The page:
Ultimate Objectification of the Headless Girl

Ultimate Objectification of the Headless Girl
Posters from a 1940s sideshow. Photo by FPG/Hulton Archive/Getty Images

Sideshows generally offer up a lot of disturbing content, from pickled stillborn babes to exploited "freaks."

And then there's the headless woman.

Surface level, there's not much to complain about here. A doctor showcases the wonders of our modern age by presenting a woman's decapitated body, kept alive via the power of science. Traditionally this took the form of an array of converging tubes that descend into the woman's neck stump. The tubes connect to an oxygen tank, a battery and maybe some other bit of vaguely medical or all-out fake equipment. While the body is presented as mindless, it continues to twitch and obeys the doctor's commands to perform simple tasks. It may even engage in vaudevillian shenanigans.

Seems harmless enough, right? The whole act is of course an illusion, but what are we to make of the base female objectification of the whole scenario? Here the female body is presented absolutely objectified, devoid of personality, soul, reasoning or the vast majority of emotional expression. She's of course curvy and often dressed in a low-cut skirt or even something skimpier. There are no eyes for leering onlookers to face. Moral accountability drains completely away.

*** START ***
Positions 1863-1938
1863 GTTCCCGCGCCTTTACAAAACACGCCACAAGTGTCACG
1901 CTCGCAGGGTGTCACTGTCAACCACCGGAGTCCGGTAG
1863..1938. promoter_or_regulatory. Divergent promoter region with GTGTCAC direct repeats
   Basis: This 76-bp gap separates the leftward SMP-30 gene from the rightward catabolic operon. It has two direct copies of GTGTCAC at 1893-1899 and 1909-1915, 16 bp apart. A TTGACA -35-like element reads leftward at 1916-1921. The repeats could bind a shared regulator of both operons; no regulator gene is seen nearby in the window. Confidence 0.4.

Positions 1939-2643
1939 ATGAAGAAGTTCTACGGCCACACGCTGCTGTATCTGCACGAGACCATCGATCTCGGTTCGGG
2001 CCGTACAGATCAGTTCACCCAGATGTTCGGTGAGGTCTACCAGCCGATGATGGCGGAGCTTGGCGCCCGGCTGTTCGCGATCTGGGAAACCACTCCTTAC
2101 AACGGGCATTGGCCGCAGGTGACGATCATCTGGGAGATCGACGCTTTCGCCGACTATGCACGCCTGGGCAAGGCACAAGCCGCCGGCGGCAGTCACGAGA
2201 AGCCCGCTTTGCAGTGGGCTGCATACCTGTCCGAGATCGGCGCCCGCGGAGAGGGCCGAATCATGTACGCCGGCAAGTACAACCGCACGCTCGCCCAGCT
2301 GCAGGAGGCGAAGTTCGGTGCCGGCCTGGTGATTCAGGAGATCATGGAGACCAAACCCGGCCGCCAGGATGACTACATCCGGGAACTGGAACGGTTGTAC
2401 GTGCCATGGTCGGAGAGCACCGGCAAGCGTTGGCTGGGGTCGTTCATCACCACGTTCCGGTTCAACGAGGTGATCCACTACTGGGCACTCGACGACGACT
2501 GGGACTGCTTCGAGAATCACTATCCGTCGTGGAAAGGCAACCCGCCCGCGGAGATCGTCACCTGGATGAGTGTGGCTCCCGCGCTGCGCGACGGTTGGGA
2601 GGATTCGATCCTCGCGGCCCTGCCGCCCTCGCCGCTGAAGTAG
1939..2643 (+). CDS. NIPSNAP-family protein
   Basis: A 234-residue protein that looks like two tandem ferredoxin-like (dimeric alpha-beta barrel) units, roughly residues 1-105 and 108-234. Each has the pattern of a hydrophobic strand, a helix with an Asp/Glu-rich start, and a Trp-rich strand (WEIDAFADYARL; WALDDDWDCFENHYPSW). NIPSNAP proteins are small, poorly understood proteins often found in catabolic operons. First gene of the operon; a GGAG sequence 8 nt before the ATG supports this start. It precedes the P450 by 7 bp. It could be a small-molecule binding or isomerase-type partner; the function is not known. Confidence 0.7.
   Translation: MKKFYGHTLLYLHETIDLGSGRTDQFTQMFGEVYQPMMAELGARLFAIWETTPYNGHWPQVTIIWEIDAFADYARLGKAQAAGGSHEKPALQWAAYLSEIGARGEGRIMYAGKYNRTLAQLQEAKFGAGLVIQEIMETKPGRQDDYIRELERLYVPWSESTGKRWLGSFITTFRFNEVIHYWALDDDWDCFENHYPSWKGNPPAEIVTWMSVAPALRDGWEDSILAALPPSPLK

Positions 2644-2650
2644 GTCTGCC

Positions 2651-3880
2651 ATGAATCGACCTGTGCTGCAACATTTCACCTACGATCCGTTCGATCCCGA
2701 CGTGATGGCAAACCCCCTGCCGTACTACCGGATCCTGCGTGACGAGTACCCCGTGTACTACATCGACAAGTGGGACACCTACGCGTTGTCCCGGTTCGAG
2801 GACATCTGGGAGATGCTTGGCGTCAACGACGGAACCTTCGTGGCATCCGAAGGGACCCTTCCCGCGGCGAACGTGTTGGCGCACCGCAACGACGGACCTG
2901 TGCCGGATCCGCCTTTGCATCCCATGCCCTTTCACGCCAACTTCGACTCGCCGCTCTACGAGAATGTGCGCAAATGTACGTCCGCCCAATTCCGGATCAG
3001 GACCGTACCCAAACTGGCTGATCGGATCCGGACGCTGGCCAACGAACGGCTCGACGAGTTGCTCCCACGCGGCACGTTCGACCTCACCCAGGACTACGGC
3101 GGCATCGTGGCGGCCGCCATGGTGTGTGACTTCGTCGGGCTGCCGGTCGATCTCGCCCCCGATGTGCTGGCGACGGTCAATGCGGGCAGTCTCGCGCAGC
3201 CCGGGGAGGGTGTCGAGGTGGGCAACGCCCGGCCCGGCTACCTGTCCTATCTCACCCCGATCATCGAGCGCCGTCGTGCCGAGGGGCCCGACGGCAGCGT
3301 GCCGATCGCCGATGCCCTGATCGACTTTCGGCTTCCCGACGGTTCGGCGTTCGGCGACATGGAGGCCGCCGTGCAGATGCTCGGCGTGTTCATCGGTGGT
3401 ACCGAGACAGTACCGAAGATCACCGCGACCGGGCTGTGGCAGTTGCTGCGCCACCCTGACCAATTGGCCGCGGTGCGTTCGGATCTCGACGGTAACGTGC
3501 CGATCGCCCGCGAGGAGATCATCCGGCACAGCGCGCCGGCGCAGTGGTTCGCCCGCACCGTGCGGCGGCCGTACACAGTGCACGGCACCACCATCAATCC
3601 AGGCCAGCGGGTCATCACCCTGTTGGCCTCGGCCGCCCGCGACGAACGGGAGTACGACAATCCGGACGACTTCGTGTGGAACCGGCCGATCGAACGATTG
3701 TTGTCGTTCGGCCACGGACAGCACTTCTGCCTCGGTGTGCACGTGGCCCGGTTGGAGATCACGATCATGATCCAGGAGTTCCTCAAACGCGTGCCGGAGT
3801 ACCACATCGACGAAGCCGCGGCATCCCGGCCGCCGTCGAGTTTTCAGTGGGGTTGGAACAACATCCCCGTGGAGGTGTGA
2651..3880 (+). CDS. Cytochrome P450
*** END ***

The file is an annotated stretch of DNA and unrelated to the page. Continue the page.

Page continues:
Just consider this photograph of a headless woman sign by Eudora Welty, which features a bikini-clad body with its arm around one man shaking the hand of another. If the implied rape and/or necrophilia of this wasn't creepy enough, the text "$1,000 if not alive" is just icing on the cake.

It all falls in line with a 2012 study published in the European Journal of Social Psychology, "Seeing women as objects: The sexual body part recognition bias." Simply put, the study found that men and women tend to see women as an assemblage of various parts rather than a complete whole.

"Regardless of gender, participants consistently recognized women's sexual body parts more easily when presented in isolation. Men's sexual body parts, on the other hand, were more memorable as part of their entire bodies."

I had trouble finding a suitable image for this blog post. I initially planned to use the Welty image referenced above, but it wasn't covered by our image plan. So I performed a few Getty and Corbis searches for "headless woman" and was thoroughly creeped out by pages of alluring advertising shots of nude and clothed female forms, all of their heads perfectly out of frame for maximum objectification. It's a common trick of not only the sideshow, but of advertising and art as well.

Given all of that, the thought of 1930s fair-goers molesting a reanimated headless woman is just a step to the left.